Environment

Henderson, Kentucky’s coal-fired power plant provided among the lowest electricity rates in the country for its residents just two years ago, according to data from the U.S. Energy Information Administration.

But the country’s energy grid is undergoing a transformation and market forces are pushing older coal-fired power plants like Henderson’s into retirement, while alternatives like wind, solar and natural gas are taking its place.

For most of the last 50 years, Henderson — a small city on the Ohio River — has run on coal power. The coal is locally sourced: all of it comes from Western Kentucky coal fields from within a 30 miles radius, said Henderson Mayor Steve Austin.

“I grew up within a few blocks of the power plant. Plus, we had a coal burning furnace in the apartment house that we lived in and when you’d go out to your car it would have coal dust all over it,” Austin said. “It would blow off once you drove, but the coal dust was every place in the downtown area.”

The coal is burning a lot cleaner these days, but it’s not burning as often. In the last six months, Henderson began purchasing most its electricity on the open market, only turning on the plant generators when necessary, said Austin.

The city is kind of unique in that it owns its own power plant, Station Two, which went online in the early 1970s. Historically, it’s provided some of the cheapest electricity in the state.

The city pays the power company Big Rivers to operate Station Two. But earlier this month, Big Rivers cut its contract with the city, saying it was no longer profitable for it to keep running the plant.

Henderson historically has taken its cut of the power for the city and left Big Rivers to sell the rest on the open market. But right now, it costs about 33 times more to produce energy from Station Two than it does to buy it on the open market.

Big Rivers spokeswoman Jennifer Keach said the power company was running at a loss for several years, so it did a study that found “Station Two units are no longer capable of normal, continuous reliable operation for the economically competitive production of electricity.”

Now, Henderson has to decide whether it wants to continue running the plant without Big Rivers, or just close it down all together.

Ryan Van Velzer | wfpl.org

Downtown Henderson, Kentucky

Coal Power In Decline 

All across the country, older coal-fired power plants are retiring.

Glenn McGrath with the U.S. Energy Information Administration says market forces and technology are reshaping the country’s energy grid. No plant closes for the same reasons, but similar forces are pushing coal out of the energy market all across the country, he said.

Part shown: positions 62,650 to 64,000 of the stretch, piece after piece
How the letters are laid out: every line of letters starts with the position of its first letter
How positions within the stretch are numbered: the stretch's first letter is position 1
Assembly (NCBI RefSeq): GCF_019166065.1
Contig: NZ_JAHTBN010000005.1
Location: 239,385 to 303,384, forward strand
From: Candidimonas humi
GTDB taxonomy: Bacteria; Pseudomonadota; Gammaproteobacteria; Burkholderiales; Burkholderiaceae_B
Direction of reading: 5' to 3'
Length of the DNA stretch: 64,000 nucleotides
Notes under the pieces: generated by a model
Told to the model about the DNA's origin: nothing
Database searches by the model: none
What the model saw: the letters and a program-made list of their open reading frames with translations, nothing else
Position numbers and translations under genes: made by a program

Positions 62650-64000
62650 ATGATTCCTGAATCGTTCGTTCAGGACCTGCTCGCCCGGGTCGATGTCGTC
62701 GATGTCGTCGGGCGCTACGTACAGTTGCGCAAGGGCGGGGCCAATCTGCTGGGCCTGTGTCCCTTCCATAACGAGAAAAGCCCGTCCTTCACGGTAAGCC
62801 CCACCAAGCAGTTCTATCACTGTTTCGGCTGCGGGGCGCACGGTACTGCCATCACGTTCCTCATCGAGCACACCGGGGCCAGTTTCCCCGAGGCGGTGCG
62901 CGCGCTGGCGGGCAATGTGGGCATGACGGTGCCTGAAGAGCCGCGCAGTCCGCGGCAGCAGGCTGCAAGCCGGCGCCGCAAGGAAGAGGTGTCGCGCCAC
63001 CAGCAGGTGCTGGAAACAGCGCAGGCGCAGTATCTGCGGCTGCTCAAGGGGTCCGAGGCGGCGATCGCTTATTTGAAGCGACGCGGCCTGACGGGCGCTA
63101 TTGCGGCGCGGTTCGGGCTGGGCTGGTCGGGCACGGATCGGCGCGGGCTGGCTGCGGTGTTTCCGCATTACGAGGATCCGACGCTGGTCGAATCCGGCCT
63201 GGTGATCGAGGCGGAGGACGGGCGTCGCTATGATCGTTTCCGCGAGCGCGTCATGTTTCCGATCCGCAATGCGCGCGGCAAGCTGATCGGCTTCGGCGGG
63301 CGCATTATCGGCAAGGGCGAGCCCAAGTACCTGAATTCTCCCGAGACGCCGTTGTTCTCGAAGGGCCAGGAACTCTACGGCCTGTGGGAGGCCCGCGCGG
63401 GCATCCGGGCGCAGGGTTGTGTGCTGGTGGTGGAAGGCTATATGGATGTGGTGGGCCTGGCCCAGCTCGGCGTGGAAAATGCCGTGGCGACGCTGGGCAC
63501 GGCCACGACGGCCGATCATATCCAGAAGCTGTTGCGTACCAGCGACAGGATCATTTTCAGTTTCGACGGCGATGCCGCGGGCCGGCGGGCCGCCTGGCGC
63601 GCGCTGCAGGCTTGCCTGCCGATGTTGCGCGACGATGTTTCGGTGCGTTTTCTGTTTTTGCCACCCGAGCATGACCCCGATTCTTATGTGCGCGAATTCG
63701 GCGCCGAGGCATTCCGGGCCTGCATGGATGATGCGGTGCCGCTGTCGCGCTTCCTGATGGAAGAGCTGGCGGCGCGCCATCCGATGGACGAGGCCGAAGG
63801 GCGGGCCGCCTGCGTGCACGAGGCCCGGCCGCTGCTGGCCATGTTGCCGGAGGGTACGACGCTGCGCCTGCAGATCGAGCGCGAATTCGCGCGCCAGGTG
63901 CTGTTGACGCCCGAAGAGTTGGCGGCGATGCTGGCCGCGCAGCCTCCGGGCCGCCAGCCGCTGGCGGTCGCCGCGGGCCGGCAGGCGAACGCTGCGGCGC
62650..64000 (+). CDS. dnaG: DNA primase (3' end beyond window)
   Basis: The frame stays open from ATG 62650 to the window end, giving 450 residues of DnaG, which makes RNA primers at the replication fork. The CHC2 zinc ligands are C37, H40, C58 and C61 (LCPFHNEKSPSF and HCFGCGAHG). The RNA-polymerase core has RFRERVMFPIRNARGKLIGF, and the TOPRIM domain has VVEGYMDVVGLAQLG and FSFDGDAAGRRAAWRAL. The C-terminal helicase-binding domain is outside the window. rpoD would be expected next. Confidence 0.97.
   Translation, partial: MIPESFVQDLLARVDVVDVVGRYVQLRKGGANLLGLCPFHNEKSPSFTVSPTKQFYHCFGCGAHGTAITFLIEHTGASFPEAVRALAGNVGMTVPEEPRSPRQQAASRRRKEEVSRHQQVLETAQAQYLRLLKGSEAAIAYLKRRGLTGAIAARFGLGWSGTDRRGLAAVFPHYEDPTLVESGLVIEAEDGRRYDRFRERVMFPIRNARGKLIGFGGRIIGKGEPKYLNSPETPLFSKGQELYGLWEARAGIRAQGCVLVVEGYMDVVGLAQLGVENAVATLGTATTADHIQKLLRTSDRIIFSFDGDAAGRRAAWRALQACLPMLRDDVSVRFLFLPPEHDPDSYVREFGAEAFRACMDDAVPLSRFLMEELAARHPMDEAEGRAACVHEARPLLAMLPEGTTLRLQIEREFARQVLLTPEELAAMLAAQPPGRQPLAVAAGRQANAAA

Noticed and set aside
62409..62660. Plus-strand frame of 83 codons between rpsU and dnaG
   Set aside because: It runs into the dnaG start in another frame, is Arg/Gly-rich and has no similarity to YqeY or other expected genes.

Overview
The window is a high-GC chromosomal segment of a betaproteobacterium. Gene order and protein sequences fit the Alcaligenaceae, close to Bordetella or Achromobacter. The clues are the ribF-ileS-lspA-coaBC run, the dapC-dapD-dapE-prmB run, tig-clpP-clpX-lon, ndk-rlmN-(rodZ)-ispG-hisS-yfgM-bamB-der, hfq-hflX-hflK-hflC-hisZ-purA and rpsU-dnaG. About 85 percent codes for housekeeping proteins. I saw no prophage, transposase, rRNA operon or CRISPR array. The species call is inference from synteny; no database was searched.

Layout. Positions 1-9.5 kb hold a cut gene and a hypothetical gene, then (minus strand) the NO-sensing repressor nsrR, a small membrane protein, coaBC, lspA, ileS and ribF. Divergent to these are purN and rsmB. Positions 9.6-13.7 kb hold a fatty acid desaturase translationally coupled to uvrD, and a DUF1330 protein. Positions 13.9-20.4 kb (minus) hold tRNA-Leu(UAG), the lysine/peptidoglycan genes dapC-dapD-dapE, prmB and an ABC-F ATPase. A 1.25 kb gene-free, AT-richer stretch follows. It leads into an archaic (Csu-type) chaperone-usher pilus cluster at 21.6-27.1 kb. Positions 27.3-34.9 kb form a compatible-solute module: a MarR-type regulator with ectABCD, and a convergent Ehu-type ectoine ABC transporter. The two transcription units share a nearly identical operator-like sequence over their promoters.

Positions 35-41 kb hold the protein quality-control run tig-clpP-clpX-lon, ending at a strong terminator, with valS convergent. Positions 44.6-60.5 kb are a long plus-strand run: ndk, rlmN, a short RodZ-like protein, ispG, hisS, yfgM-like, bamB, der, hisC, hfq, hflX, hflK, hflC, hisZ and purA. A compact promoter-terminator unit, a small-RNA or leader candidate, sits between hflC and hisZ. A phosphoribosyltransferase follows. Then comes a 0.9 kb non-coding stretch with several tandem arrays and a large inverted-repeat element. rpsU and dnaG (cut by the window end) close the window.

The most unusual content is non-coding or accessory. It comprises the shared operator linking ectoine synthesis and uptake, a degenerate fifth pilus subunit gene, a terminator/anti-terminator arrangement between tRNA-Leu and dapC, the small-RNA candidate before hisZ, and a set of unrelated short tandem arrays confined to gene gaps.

First, older coal power plants, like Henderson’s, use outdated technology. The old plants just aren’t as efficient at converting heat into energy.

Then there’s the costs to keep up with changing environmental regulations, and the costs to compete with alternatives from wind, solar and the glut of natural gas in the country.

“There have been a lot of new natural gas plants built so they are new, they are efficient, they are operating on a cheap fuel so it makes it a really tough and competitive environment for coal and Henderson is facing that,” McGrath said.

McGrath pointed to the Midwest and the Mid-Atlantic as particularly hard hit, including Pennsylvania, West Virginia and Ohio.

That’s in part because of the natural gas boom in the region. Producers are tapping into huge reserves in the Marcellus Shale, which stretches throughout Northern Appalachia into New York.

There’s also less demand for new energy capacity than in the past, McGrath said.

Most of the new need for electricity over the last two decades has been in residential, he said. But much of that growth has flatlined because of advances in energy-efficiency, including refrigerators, washing machines and LED lights.

Henderson Plans For The Future

The decision of what comes next for the city of Henderson falls largely on one person: Chris Heimgartner, the utility manager for Henderson Municipal Power and Light.

“What you’re seeing right now is a shakeout of the less efficient plants and they’re going offline, and Station Two may be one of those,” he said.

For Henderson to keep operating the plant past 2023, it’s going to cost between $50 and $70 million.

Compare it to driving a vintage car, he said. Everyone once in a while you see a Ford Model T driving on the road. Now think of how that costs to maintain versus a modern Ford sedan, Heimgartner said.

“We’re looking at something like that here,” he said. “You’ve got to spend a lot of money on these plants to keep them in business.”

And even after all those renovations, Heimgartner still sees coal as a gamble.

“If you’ve got a coal plant that you are building today that is fully compliant with today’s regulations, you could have a requirement for carbon capture and sequestration that would make that whole thing uneconomic,” he said.

But Heimgartner is also concerned about depending too much on natural gas for Henderson’s energy future.

Natural gas prices have a history of volatility and although it’s unlikely prices will rise to where they were before the Great Recession, Heimgartner said it’s wise to diversify the city’s energy mix.

Heimgartner has considered about a dozen different market scenarios and thinks the best way forward for Henderson will likely involve a combination of buying energy on the open market, building a natural gas plant and perhaps, adding renewables like solar.

Kentucky’s Public Service Commission is currently reviewing Big Rivers’ decision to terminate its contract. If they agree, the city has until next summer to come up with a plan.

Ryan Van Velzer is WFPL's Energy and Environment Reporter.